Emmanuel Macron is the first French president in a decade who isnâ€™t a baby boomer, and it shows.
The 41-year-oldâ€™s battle to reform Franceâ€™s high-tax, high-spend economy is often fought in the name of generational equality - largely by tilting the balance away from the elderly in favor of the young. Last year, as a gesture to help young people coming to the job market, the Macron administration hiked social-welfare taxes on pensioners, an unpopular move that was later reversed in the face of massive street protests by the Gilets Jaunes, or yellow vests.
Now Macron is taking aim at pensioners once more, this time proposing to scrap the countryâ€™s Byzantine retirement plans (of which there are 42) in favor of a universal points-based system that would ideally be more transparent and egalitarian for future generations. He has pitched it as a â€ś21st centuryâ€ť plan for a changing society, one in which self-employed and part-time work (which both present a natural pension disadvantage) already make up over a third of jobs.
The reaction from labor unions has been uncompromising, unleashing the kind of crippling strikes not seen in years. The 21st century doesnâ€™t seem that much fun to those blocking public transport: Leveling the playing field would mean ending generous schemes like those allowing railway and subway workers to retire at 56 or 57 on a pension thatâ€™s propped up by taxpayer funds. Tuesdayâ€™s planned strike action will be a big test of whether unions can keep up the pressure: After a first protest drew 800,000 people, according to government figures, last weekâ€™s participation dropped to 339,000.
Macronâ€™s youthful arrogance isnâ€™t helping put out the fire. The governmentâ€™s dismissive attitude to unions and its inability to explain the reform in detail have boosted public support for the strikers. The shambles got worse on Monday when Jean-Paul Delevoye, the governmentâ€™s 72-year-old point man for the reform, resigned after not disclosing 13 interests and side jobs. Hardly an ideal advertisement for a â€śweâ€™re-all-in-it-togetherâ€ť society.
Still, itâ€™s somewhat depressing that the coalition of forces currently paralyzing France in the name of pension security seem unwilling to acknowledge hard truths that have little to do with the current occupant of the Elysee Palace.
There is a stark demographic divide opening up between the baby boomers retiring from the job market and their juniors who are still at the coalface. The French currently retire around four years earlier than the Organisation for Economic Co-operation and Development average of 65, on pensions with above-average income replacement rates - funded by the contributions of those in work. Today, French baby boomers are well-off: The over-65s account for 60% of all wealth and around 75% of them own their own home (for the under-40s, itâ€™s 49%). A 2018 study found pensioners had a higher standard of living than the national average.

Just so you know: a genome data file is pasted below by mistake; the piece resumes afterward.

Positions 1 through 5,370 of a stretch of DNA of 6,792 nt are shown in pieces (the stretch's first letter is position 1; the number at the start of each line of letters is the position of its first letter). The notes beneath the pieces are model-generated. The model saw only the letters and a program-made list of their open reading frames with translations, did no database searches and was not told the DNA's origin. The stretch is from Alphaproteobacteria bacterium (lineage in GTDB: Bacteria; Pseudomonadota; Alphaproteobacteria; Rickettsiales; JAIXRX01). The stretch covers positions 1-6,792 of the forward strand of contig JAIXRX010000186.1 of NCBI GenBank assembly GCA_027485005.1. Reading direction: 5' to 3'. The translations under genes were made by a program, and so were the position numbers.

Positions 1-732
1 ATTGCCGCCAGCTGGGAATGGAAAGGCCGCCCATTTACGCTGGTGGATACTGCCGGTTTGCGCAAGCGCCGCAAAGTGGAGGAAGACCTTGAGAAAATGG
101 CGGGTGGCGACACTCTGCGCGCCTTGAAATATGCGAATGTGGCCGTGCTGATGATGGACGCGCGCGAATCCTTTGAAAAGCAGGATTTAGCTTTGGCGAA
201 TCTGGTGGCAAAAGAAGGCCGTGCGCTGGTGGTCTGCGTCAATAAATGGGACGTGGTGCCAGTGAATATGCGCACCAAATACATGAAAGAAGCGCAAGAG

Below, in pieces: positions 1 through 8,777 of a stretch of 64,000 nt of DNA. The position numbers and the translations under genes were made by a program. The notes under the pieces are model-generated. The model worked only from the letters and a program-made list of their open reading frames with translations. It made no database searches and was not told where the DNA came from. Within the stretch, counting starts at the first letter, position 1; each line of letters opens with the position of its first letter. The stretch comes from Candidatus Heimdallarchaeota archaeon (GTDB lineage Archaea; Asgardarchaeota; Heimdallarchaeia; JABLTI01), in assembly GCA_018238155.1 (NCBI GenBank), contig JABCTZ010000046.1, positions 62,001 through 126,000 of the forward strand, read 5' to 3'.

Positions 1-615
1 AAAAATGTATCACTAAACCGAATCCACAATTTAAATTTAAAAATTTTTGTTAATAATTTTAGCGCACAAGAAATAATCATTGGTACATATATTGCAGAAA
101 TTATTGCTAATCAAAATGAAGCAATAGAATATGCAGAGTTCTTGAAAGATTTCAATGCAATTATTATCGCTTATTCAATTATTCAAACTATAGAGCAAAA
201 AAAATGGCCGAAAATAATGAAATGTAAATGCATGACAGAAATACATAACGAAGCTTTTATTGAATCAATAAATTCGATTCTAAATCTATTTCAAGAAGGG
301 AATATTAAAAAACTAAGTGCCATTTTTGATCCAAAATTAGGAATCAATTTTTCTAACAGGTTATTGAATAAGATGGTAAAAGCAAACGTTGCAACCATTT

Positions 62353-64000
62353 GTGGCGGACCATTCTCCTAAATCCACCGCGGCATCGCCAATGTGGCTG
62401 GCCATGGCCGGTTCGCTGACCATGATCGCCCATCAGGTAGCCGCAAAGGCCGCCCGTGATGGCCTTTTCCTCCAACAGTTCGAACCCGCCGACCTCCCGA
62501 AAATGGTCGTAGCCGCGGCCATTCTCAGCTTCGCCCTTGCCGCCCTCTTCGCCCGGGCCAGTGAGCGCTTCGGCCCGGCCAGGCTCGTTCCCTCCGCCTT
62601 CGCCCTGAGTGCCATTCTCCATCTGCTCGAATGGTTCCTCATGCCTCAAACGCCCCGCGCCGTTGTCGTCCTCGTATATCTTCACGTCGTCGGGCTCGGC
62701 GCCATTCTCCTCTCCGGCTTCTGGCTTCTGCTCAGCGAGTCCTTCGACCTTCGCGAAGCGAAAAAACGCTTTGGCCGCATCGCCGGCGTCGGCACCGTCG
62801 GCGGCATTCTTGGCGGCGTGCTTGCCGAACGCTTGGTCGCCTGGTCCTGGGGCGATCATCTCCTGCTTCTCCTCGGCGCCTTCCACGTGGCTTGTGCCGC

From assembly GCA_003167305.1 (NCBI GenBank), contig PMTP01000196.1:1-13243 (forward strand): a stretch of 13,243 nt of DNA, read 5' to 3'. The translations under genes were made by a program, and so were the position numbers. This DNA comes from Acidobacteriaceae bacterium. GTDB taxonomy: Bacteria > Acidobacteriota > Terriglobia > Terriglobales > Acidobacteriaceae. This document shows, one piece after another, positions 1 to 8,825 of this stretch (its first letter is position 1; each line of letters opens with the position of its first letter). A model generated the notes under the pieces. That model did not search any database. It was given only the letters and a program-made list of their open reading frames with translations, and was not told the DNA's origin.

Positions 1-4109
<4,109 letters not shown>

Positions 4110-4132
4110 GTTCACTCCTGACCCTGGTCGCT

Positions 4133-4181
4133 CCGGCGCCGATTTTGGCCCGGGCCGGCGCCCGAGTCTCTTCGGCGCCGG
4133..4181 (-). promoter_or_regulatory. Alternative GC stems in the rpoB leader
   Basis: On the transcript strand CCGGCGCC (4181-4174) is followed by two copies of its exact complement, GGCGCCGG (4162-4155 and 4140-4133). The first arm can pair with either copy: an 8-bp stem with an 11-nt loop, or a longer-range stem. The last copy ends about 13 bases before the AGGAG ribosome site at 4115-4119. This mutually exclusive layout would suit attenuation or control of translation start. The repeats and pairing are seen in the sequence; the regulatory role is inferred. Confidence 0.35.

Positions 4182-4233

The millennial generation wonâ€™t be so lucky. France today counts about 71 people who are over 65 years old for every 100 who are under 20. By 2050, official French statistics project the ratio will have flipped to 122 over-65s for every 100 under-20s. OECD estimates suggest that while right now there are almost three workers financing one pensioner, by 2050 there will be fewer than two. The grim truth is that tomorrowâ€™s pensions will be less generous, and will require people to work longer, especially if state pension spending is to stay at around 14% of GDP. France isnâ€™t alone - this is a Europe-wide phenomenon - but itâ€™s clearly a future drag on finances.
Macronâ€™s reform, while hardly a decisive fix, was supposed to at least in part address this by nudging people into working longer by ironing out loopholes and making the pension system much more transparent. It was explicitly intended to be a softer approach than simply jacking up the retirement age and leaving bigger changes for later. This approach has clearly backfired: The nudge feels like a shove to the French, who now associate Macron with lower pensions, a higher retirement age by stealth and even a privatized system through the back door. Macronâ€™s Jupiterian style hasnâ€™t helped his cause, but itâ€™s ironic that a reform that sought to avoid inflicting tough medicine on the French is being seen as just that.
As the conflict drags on, itâ€™s likely that a reform meant to prove the French could handle a Copernican revolution in pensions will prove the opposite. There will be concessions, delays and fudges. Those 42 shades of grey will survive a while longer, and the Macron administration will likely come out of this weakened. But the fight over what a 21st-century pension should look like isnâ€™t going away, and Macron deserves credit for trying. Even if the striking workers win this time, it will only be a Pyrrhic victory.